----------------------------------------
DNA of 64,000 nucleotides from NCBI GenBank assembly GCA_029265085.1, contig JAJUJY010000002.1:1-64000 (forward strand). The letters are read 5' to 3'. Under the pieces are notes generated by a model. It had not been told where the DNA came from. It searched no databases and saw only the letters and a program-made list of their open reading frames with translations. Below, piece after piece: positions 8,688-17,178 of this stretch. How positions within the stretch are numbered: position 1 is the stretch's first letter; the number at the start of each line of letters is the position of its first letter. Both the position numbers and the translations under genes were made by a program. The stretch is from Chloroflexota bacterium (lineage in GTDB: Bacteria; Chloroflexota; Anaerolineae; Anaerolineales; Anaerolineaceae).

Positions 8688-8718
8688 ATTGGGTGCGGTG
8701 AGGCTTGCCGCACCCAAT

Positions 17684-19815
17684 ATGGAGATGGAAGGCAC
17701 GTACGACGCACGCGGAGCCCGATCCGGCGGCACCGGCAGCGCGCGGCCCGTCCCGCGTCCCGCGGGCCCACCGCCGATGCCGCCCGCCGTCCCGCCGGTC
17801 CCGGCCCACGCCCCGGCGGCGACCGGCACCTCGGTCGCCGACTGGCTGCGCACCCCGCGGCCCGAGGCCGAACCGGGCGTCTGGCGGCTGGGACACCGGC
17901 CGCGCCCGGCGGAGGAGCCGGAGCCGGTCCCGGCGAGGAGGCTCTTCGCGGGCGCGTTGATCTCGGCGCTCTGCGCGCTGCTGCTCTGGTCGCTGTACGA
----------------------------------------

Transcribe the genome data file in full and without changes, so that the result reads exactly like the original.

DNA of 64,000 nucleotides from NCBI GenBank assembly GCA_029265085.1, contig JAJUJY010000002.1:1-64000 (forward strand). The letters are read 5' to 3'. Under the pieces are notes generated by a model. It had not been told where the DNA came from. It searched no databases and saw only the letters and a program-made list of their open reading frames with translations. Below, piece after piece: positions 8,688-17,178 of this stretch. How positions within the stretch are numbered: position 1 is the stretch's first letter; the number at the start of each line of letters is the position of its first letter. Both the position numbers and the translations under genes were made by a program. The stretch is from Chloroflexota bacterium (lineage in GTDB: Bacteria; Chloroflexota; Anaerolineae; Anaerolineales; Anaerolineaceae).

Positions 8688-8718
8688 ATTGGGTGCGGTG
8701 AGGCTTGCCGCACCCAAT

Positions 17684-19815
17684 ATGGAGATGGAAGGCAC
17701 GTACGACGCACGCGGAGCCCGATCCGGCGGCACCGGCAGCGCGCGGCCCGTCCCGCGTCCCGCGGGCCCACCGCCGATGCCGCCCGCCGTCCCGCCGGTC
17801 CCGGCCCACGCCCCGGCGGCGACCGGCACCTCGGTCGCCGACTGGCTGCGCACCCCGCGGCCCGAGGCCGAACCGGGCGTCTGGCGGCTGGGACACCGGC
17901 CGCGCCCGGCGGAGGAGCCGGAGCCGGTCCCGGCGAGGAGGCTCTTCGCGGGCGCGTTGATCTCGGCGCTCTGCGCGCTGCTGCTCTGGTCGCTGTACGA